The Rabbits - John Marsden & Shaun Tan

I purchased 'The Rabbits' from the State Library shop this week.  It was in the children's picture books section, but so far I've found that when it comes to Shaun Tan, the fewer the words in the book, the older you need to be and the longer it takes to 'read' it.  It was also interesting to read this, having read John Marsden's 'Tomorrow When the War Began' series when I was much younger, which seemed to promote guerilla resistance.

I found this book quite dark but more blunt than I would like.  Whereas 'The Arrival' could be more widely applied to stories of migration, 'The Rabbits' was clearly about Australia (gum trees and billabongs were mentioned in the text).  Particularly unsubtle was '...and they stole our children' (which makes me a little disappointed in Marsden).  I was also somewhat amused (L: rabbits are rather prolific) but concerned by the use of 'rabbits' as I understand they are considered vermin and have a particularly negative history in Australia.

On the other hand, I still think Tan is an excellent illustrator, and I think he has softened Marsden's words through his images.  I also really like the toffy rabbits in their commissariat uniforms and the lapine agricultural machines.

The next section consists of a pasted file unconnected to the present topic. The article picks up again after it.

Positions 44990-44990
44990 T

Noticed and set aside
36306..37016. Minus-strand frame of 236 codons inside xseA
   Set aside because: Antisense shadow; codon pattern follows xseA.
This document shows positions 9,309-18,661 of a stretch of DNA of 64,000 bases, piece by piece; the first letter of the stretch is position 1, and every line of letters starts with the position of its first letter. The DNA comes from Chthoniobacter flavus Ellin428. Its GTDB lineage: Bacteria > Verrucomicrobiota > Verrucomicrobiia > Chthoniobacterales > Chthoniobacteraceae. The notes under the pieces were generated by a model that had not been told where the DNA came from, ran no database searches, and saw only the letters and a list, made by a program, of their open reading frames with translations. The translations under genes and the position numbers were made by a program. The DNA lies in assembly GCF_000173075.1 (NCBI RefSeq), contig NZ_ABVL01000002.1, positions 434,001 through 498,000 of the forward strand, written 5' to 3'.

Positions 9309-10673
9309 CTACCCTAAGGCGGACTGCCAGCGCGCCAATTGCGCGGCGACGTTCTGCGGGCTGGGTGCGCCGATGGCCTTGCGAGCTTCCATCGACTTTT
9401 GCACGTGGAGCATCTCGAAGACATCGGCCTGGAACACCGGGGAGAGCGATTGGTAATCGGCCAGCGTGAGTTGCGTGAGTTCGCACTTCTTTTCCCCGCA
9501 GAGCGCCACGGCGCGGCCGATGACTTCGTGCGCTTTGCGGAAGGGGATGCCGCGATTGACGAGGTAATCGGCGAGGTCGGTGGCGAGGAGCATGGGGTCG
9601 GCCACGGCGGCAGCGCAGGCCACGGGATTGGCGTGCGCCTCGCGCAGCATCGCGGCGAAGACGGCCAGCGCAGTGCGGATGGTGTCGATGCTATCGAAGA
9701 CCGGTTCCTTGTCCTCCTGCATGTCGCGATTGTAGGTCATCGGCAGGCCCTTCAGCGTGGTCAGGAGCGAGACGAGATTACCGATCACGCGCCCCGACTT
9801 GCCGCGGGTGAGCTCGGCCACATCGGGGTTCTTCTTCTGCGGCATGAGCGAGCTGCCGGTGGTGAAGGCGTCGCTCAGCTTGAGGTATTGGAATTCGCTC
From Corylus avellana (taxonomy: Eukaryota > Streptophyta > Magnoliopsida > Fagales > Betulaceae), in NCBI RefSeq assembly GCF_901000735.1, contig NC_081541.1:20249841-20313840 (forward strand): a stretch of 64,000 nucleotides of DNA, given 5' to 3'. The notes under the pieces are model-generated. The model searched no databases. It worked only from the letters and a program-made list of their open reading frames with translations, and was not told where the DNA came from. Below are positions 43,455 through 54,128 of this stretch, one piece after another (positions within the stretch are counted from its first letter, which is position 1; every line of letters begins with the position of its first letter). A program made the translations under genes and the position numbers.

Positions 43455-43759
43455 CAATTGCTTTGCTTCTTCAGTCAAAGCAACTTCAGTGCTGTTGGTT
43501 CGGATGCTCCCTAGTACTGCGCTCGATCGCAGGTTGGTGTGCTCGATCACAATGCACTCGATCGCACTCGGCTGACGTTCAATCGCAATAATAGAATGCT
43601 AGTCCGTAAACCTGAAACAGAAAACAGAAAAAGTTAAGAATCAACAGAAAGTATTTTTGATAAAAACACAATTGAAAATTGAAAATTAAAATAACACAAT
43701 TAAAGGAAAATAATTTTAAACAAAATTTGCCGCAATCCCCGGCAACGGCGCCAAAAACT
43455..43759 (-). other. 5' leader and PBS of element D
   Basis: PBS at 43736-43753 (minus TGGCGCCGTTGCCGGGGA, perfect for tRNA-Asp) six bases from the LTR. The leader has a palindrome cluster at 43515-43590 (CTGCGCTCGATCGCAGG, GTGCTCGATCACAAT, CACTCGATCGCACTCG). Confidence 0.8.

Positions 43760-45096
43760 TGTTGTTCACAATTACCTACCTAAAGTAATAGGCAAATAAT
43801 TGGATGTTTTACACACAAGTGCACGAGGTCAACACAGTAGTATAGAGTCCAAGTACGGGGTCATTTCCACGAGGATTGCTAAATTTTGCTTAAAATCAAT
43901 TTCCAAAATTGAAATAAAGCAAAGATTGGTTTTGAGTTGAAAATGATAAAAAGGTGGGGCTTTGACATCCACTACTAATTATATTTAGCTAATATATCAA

I know someone who found this book offensive and too political for 'children' - but I don't think this is a children's book.  What are your thoughts?

Here are some excerpts:

The rabbits came many grandparents ago.
At first we didn't know what to think. They looked a bit like us.
There weren't many of them. Some were friendly.

They came by water.

They didn't live in the trees like we did.
They made their own houses.
We couldn't understand the way they talked.

They ate our grass.
They chopped down our trees and scared away our friends...

and they stole our children.

Who will save us from the rabbits?

This particular image is used on the front cover and one of the reference images used is a painting of James Cook landing at Botany Bay - E.P. Fox.  Spot the similarities?

Images from http://www.shauntan.net/books.html


FJE said...

I think the art is incredible, I find the use of perspective intriguing and exciting - reminiscent of the Surrealists (Dali in particular), but even more interesting.

I have noticed a few thinly veiled encouragements toward guerrilla uprising for the aboriginal peoples (Koolism's recent single Can't Stand It, an allegorical column by Phillip Adams in The Australian Magazine where aliens come down, friendly at first, then stealing land and children, ending with something like '...and then we fought back') from non-aboriginal people.

HG said...

Koolism 'Can't Stand it'


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